having problems with payments to  providers the amount would                                                                    
be  increasing. Providers  were willingly  repaying advances                                                                    
they received.                                                                                                                  
Ms. Brodie  scrolled to slide  23: "Item Number  14: General                                                                    
Fund Shifting":                                                                                                                 
     Affidavit:   Legislative    Audit   disallowed   manual                                                                    
     adjudication of advance payments, delaying State's                                                                         
     ability to receive federal match FY 2014.                                                                                  
     Current Status:  Correction in progress. As  we process                                                                    
     these claims though the MMIS  system, the State will be                                                                    
     able to  receive federal reimbursement  in FY  2015 and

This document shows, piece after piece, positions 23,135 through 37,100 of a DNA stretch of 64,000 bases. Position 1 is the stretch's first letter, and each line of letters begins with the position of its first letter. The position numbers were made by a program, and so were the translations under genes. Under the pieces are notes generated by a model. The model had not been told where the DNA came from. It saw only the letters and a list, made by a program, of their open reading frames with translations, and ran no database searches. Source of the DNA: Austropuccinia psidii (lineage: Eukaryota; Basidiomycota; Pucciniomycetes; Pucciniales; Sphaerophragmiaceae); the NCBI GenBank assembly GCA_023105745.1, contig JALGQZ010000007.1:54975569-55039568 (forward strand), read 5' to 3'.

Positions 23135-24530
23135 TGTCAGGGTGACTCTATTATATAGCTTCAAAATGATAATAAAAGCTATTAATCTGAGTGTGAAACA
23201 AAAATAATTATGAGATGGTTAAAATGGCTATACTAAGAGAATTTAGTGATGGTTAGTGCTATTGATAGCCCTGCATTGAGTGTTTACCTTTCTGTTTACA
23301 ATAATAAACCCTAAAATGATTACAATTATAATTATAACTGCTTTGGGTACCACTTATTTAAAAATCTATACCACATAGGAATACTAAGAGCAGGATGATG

FY 2016.                                                                                                                   
          There is no loss of general funds.                                                                                    
Ms. Brodie  relayed that  the state had  worked with  CMS to                                                                    
claim the  advance payments that it  had made in FY  14. The                                                                    
state had  taken care to  review and document each  claim in                                                                    
which  it paid  out an  advance to  a provider.  The federal                                                                    
government   was   comfortable   with  the   state   seeking                                                                    
reimbursement for the advance  payments and drawing down the                                                                    
state's  federal  match  because of  the  thoroughness  with                                                                    
which  the state  took with  each claim.  She reported  that                                                                    
Legislative Budget  and Audit disallowed the  state's action